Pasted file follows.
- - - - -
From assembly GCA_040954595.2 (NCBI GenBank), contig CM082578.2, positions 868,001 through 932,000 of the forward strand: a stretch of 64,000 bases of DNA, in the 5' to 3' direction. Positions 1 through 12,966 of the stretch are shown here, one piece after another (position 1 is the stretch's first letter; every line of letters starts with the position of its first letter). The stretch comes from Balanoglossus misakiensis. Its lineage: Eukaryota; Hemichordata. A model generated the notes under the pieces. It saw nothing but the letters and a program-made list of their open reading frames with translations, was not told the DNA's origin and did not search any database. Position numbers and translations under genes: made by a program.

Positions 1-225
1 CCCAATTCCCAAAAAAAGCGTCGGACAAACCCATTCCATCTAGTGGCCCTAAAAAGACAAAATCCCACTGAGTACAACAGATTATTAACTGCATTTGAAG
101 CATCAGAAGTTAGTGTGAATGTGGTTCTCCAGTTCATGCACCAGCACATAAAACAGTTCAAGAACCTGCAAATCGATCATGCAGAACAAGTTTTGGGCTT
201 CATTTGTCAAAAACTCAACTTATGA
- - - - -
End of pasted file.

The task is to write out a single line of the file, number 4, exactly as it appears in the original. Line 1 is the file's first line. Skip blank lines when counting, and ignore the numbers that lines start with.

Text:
101 CATCAGAAGTTAGTGTGAATGTGGTTCTCCAGTTCATGCACCAGCACATAAAACAGTTCAAGAACCTGCAAATCGATCATGCAGAACAAGTTTTGGGCTT